The U.K. has its divorce plan from the European Union.
After three years of political gridlock, and following last week’s general election and electoral win, British Prime Minister Boris Johnson finally cemented a Brexit deal after lawmakers on Friday voted 358 to 234 to approve the exit plan.
With the majority of members of Parliament in agreement, the EU withdrawal plan will be sent to the House of Lords for final debate and approval. A required ratification by the European Parliament is reportedly expected later next month.
The approved bill includes a provision that bars the British government from extending the transition period beyond Dec. 31, 2020, marking a change from a previous version of the legislation.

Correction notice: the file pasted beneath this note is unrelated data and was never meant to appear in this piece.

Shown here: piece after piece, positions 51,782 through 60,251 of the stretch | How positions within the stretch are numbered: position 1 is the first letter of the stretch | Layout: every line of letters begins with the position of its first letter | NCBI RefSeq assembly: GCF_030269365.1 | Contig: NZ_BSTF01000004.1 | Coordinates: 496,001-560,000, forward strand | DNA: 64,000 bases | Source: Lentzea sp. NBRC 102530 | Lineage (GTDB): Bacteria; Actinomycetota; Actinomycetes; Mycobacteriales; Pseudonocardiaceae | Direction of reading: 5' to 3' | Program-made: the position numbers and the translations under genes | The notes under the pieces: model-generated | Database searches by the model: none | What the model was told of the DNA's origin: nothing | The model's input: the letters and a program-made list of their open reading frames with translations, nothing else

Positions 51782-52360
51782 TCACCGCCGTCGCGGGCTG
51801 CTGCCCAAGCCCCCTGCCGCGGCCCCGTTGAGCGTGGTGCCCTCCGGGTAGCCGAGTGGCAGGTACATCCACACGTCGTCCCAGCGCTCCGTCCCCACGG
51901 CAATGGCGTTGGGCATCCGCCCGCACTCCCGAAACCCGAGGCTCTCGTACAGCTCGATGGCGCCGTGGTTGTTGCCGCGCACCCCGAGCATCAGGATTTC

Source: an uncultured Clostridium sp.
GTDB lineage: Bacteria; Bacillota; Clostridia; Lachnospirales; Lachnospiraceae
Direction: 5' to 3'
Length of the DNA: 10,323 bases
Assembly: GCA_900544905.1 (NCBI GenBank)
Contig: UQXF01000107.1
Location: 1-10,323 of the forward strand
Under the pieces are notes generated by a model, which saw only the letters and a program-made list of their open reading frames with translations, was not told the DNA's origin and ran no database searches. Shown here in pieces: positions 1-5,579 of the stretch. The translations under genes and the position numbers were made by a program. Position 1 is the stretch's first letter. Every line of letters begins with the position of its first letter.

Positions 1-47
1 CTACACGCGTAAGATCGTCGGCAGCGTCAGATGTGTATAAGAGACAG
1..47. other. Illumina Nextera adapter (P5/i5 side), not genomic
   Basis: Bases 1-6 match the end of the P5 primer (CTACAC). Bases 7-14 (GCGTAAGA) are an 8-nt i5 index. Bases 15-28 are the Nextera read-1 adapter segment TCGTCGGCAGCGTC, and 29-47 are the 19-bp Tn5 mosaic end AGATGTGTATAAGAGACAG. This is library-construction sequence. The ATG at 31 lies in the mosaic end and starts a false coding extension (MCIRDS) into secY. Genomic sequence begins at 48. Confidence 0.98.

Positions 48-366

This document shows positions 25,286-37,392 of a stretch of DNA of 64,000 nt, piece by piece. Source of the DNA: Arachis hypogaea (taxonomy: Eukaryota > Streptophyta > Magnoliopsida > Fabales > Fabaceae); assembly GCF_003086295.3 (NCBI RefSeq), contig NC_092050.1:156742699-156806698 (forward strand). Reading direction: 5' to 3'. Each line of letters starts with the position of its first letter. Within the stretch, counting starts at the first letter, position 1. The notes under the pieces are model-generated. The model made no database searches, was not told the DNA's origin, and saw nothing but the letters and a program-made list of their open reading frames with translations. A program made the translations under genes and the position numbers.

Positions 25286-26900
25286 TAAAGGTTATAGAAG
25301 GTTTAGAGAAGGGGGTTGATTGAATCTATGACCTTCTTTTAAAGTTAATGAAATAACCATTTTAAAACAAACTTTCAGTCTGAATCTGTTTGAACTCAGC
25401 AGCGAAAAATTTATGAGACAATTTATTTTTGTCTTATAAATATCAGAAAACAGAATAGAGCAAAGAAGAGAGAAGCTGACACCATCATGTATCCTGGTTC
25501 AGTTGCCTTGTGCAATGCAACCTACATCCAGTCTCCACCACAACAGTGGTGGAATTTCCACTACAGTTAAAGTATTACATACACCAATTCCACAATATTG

The plan calls for the U.K. to leave the EU by Jan. 31. Because of the no-extension provision, the plan stipulates a Dec. 31, 2020, deadline for new agreements on trade and security, all subject to further negotiation. After years of deliberation over Brexit, Johnson next faces an uphill battle to finalize a free trade deal within 11 months.
Under Johnson’s predecessor—Theresa May, who resigned in June—the country voted to leave the EU in June 2016, but her three attempts to pass a Brexit deal were met by political acrimony as lawmakers battled over its terms and questioned whether they should even exit at all. The U.K. joined the EU’s predecessor, the European Economic Community, in 1973.
“The time has come for change,” Johnson tweeted earlier Friday, adding, “The second reading of the Withdrawal Agreement Bill has passed—which means we are one step closer to getting Brexit done” after voting concluded.